Just now outside my office building the yellow easter lilies are blooming. Have always found the name a bit odd, since they here do not bloom in our easter. Now I know that they bloom in the orthodox easter :)

    Thank you for this very interesting entry, it fortifies my longing for the smell of nature's lilacs. But still have to wait some weeks.. :)

  10. Anonymous10:20

    Ps: it is simple an non-complex, but for me, I must admit, it is very lilac, Yves Rocher's Pur Désir syrin

  11. Lilac is my favorite flower and doesn't grow in my area (the winters aren't cold enough here, and lilacs love a good cold winter). Alas! I agree with stella polaris that Yves Rocher does a very nice lilac scent.
    Now I'm off to buy a bottle of Lilas Spiratuel....

  12. Dear Risa,

    I love hyacinths as well! (well, I love all dirty flowers!)
    I smell honeyed pollen in lilacs but I also like your description: perhaps we're talking about a different variety. I only like the purple ones myself.
    The Mathias sounds fab!

  13. Thank you Maria for your info and for the rec!
    The only thing that stopped me from the CLATP's stick was that it was described as being a lily scent (which I also love but I already have things with it)

  14. Dear I,

    thank you for the recs: I LOVE Grand Amour (and Diorissimo, esp. in parfum)! The Lilas Spirituel is gaining momentum and I will succumb, I feel :-)

  15. Dear LJ,

    another lover of lilacs: we should form a sect! It breaks my heart to hear you found a great lilac scent only to hear it's an old one :-(
    I can sympathise, I'm telling you!

  16. Dear S,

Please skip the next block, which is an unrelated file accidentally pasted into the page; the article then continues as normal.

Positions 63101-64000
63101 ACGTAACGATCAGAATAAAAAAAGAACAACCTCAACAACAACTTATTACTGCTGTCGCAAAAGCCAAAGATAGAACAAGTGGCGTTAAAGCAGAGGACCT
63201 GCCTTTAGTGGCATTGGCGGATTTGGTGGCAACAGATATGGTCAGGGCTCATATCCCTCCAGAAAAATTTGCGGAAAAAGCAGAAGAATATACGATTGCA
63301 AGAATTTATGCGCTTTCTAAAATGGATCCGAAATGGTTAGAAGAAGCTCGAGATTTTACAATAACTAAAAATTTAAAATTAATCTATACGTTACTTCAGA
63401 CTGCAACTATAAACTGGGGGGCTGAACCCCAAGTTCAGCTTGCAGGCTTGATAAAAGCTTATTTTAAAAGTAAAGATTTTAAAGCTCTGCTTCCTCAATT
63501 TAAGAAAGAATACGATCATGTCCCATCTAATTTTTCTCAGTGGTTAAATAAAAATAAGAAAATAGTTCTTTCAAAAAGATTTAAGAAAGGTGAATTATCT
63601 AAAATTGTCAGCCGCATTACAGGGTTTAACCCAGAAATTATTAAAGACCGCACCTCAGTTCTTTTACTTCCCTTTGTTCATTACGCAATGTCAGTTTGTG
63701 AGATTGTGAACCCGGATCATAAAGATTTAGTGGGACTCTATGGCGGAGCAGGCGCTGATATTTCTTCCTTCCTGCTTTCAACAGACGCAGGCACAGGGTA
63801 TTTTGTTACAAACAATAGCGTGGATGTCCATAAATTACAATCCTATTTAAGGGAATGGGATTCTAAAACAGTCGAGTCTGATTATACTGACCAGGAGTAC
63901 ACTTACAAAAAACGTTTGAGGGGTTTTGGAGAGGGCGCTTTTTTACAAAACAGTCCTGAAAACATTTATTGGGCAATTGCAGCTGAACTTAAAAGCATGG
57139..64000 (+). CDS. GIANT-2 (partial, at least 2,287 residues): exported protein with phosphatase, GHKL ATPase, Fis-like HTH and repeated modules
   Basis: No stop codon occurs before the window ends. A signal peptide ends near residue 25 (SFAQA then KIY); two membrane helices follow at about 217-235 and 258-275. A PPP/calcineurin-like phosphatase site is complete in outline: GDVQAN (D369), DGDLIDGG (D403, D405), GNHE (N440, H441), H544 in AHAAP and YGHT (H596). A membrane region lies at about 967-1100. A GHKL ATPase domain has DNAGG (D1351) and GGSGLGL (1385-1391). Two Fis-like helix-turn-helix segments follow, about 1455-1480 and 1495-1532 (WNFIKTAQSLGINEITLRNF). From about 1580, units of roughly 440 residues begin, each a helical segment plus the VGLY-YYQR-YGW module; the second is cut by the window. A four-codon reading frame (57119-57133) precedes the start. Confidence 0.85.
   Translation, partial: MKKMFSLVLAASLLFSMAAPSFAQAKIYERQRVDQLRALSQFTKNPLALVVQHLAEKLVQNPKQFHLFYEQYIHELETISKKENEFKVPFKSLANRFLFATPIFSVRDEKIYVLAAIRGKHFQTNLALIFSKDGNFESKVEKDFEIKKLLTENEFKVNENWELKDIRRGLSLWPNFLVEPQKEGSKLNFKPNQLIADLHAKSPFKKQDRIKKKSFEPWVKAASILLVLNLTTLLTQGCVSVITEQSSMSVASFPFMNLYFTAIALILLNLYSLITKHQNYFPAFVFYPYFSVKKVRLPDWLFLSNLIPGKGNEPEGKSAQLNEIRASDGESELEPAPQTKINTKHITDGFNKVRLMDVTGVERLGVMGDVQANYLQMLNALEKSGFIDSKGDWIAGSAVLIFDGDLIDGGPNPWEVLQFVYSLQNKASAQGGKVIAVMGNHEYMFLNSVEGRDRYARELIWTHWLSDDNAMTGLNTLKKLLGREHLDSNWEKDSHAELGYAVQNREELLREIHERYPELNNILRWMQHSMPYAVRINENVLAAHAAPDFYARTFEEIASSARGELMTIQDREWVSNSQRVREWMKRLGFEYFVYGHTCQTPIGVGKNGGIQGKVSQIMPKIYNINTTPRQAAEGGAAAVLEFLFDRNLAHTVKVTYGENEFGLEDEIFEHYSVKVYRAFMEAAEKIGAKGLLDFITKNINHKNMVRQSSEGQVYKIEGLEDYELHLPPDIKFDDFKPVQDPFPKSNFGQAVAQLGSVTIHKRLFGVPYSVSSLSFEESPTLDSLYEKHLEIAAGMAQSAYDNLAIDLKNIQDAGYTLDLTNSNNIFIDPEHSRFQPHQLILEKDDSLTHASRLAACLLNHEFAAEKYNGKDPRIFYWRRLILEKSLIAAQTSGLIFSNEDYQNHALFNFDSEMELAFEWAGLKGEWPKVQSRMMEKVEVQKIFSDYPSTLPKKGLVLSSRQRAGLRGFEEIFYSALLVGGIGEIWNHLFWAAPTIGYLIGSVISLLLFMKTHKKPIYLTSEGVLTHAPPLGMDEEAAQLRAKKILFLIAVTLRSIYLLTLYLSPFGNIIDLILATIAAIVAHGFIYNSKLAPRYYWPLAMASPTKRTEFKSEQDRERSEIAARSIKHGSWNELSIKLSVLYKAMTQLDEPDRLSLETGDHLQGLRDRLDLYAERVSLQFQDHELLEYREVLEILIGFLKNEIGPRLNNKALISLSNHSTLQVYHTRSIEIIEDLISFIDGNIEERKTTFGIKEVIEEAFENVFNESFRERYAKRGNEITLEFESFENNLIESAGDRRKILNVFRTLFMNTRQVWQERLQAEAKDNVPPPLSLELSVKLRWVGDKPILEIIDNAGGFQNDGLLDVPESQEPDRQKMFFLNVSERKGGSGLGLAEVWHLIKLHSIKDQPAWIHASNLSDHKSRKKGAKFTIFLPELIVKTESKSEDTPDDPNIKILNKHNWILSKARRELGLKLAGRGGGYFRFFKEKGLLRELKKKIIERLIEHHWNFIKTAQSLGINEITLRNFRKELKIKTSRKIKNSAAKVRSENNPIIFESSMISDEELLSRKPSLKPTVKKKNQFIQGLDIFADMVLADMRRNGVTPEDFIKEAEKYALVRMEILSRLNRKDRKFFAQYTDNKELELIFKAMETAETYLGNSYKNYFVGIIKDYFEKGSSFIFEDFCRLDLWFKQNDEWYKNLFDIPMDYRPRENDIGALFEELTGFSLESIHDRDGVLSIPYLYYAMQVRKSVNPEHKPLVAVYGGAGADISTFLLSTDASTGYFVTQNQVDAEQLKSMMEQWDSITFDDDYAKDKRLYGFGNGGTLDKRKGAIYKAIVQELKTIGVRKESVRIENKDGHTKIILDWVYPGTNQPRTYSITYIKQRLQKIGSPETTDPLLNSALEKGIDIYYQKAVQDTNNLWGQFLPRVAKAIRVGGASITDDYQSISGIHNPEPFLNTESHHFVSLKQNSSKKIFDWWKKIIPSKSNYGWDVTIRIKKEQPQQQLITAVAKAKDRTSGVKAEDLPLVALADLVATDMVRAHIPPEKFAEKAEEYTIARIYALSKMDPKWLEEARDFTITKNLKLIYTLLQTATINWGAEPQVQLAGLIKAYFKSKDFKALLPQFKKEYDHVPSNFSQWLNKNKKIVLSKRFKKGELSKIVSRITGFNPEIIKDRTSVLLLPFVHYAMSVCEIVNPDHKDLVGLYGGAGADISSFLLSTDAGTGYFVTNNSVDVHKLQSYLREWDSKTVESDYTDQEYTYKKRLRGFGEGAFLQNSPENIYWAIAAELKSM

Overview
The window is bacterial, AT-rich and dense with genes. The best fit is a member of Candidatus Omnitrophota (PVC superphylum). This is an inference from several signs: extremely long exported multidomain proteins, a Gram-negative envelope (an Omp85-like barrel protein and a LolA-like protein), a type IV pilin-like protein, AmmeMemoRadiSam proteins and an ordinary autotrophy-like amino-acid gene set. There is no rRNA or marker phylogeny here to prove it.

everything has a meaning and it's upon us to find it ~re: Easter lilies ;-)
    I do wish you that lilacs will bloom majestically in your path this spring :-)

  17. Oops, forgot to say:
    Yes, the YR one is good. Quite good! Maybe not 100% there, but very nice.

  18. Dear Mary,

    alas.....sorry about that :-(

    The Lilas Spirituel is a solid, from what I know. I think I am buying one myself as well, it being so affordable.

  19. Anonymous05:08

    Great post, great topic, great poem, and great perfume. I, too, love lilacs and they are exceedingly difficult to do right in perfumery. Ineke's is my favorite, with Alfred Sung Sha running a close second. I also like En Passant but partly because of that slightly unpleasant melancholy thing it's got going on. It's a great embodiment of the cruelty of "the cruellest month."

  20. Thank you Heather for stopping by and for commenting: coming from you I feel validated in my choice of verse for this fragrance.
    It's no wonder you're part of our little dirty lilac circle: all the good people are in! :-)
    I had so wished to make En Passant my own, but it was not meant to be: after repetitive testings through the years I finally gave up. I do enjoy the melancholy of Apres L'Ondee for such wistful spring moods though.